poured a 12oz bottle into a tulip glass. It had a best before date of
5/26/14 and came as part of a mix pack for $14.47 ($1.20 per bottle or
$0.10 per ounce).
Appearance: A fairly pretty shade of burgundy with a faint purple hue.
Clear body, but no visible carbonation. Pours to a small, off-white,
soapy head which retains and laces poorly.
Smell: Authentic blackberry aroma, though mild. A hint of earthy twang.
Taste: It’s been years since I’ve drank or reviewed a Blue Moon brew,
Coors’ attempt at making crafty-style beers. Though only one sip into
Blackberry Tart Ale and I could immediately identify that distinct faux
craft character so many macros like this tend to have. In fact, that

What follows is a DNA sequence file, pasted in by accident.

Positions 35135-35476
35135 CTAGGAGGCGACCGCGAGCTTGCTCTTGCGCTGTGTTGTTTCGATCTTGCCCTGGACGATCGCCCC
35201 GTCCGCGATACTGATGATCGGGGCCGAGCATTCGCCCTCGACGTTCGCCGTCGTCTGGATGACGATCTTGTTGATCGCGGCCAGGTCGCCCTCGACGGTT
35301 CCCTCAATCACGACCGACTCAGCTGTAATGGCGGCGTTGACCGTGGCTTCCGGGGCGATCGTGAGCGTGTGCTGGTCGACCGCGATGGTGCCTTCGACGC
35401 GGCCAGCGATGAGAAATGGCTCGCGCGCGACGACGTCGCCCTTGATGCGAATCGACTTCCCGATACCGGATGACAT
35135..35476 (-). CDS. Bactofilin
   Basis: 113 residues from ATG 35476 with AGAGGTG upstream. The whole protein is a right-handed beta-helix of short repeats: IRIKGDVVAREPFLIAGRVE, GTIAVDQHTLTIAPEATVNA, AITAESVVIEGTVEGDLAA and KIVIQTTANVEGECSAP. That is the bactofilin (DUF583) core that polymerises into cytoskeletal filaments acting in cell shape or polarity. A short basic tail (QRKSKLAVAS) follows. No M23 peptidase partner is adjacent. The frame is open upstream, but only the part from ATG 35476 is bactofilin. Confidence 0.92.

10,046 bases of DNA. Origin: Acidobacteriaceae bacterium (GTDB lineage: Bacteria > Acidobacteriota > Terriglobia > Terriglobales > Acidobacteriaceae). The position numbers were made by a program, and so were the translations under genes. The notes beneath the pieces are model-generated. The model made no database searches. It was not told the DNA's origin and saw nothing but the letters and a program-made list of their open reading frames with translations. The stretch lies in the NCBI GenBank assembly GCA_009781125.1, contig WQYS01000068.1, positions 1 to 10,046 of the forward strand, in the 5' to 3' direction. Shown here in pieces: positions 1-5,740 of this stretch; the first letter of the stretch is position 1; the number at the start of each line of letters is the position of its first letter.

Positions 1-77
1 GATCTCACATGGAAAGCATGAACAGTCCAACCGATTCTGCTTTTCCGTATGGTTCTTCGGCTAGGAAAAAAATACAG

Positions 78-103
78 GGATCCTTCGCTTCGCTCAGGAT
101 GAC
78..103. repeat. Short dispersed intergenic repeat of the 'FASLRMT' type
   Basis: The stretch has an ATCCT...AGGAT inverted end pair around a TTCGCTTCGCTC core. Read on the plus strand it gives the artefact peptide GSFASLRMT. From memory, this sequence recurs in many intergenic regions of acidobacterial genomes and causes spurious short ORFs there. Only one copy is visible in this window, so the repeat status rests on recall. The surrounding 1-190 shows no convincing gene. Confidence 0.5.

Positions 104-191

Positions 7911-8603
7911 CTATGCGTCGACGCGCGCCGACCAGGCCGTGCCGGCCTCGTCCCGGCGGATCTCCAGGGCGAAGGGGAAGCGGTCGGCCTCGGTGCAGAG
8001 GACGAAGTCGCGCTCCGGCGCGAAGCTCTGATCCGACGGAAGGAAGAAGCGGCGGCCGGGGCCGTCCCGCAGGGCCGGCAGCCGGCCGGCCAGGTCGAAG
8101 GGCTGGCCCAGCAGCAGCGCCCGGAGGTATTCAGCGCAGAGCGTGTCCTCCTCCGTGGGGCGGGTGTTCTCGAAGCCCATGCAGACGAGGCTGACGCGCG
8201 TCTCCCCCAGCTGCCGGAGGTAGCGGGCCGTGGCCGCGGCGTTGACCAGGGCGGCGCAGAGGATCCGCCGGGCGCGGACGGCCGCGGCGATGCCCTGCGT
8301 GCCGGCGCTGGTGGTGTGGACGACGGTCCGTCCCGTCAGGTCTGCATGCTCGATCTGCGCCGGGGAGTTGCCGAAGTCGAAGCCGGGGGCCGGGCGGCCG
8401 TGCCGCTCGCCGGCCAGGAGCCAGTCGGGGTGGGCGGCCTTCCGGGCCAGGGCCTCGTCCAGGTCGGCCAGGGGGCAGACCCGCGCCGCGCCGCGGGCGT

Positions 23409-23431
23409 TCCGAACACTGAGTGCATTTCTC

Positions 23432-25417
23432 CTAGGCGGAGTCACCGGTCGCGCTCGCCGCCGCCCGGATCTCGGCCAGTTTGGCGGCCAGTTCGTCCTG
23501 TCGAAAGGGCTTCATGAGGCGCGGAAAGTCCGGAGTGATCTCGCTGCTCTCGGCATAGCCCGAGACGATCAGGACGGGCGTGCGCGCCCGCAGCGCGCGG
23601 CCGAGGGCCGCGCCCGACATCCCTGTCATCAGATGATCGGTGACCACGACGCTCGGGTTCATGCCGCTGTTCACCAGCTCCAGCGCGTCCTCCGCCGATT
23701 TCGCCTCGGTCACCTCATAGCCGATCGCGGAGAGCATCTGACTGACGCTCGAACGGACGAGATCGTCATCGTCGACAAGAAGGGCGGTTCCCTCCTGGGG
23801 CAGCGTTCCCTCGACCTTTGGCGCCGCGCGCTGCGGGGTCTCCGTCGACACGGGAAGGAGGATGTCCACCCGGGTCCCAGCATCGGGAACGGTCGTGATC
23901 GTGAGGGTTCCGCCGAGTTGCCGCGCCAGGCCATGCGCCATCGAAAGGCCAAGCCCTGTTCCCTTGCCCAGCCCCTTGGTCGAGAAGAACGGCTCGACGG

first sip was actually pretty good. But then it was all downhill from
The first taste is, not surprisingly, blackberry. It seems authentic in
that it’s not overly sweet and does have some tartness to it. I also get
a hint of blueberry and even some raspberry too. My friend Jason
described it as "alcoholic Juicy Juice." I’d agree, though it’s much
less flavorful than that. The berry taste fades quickly and the palette
becomes rustic with a distinct twang on the finish - much like that of a
sorghum-based brew. Otherwise, there isn’t much in the way of true malt
character. There’s a touch of additional fruit and a faint wisp of
tartness as it goes down. It finishes fairly clean, though there is a
bit of an earthy, peanut shell flavor in the aftertaste. I’m not sure
how they can deliberately brew a beer with this kind of taste. While not
horrible, this is most definitely not good (not even average).
Drinkability: There’s no challenge to Blue Moon Blackberry Tart Ale,
other than its palette. The mouthfeel is thin and nearly flat which
makes it easy to quaff, though I would not describe it as refreshing.
For a 5.8% ABV brew it’s definitely missing a lot of body and flavor.
This is more of an alcopop than a beer.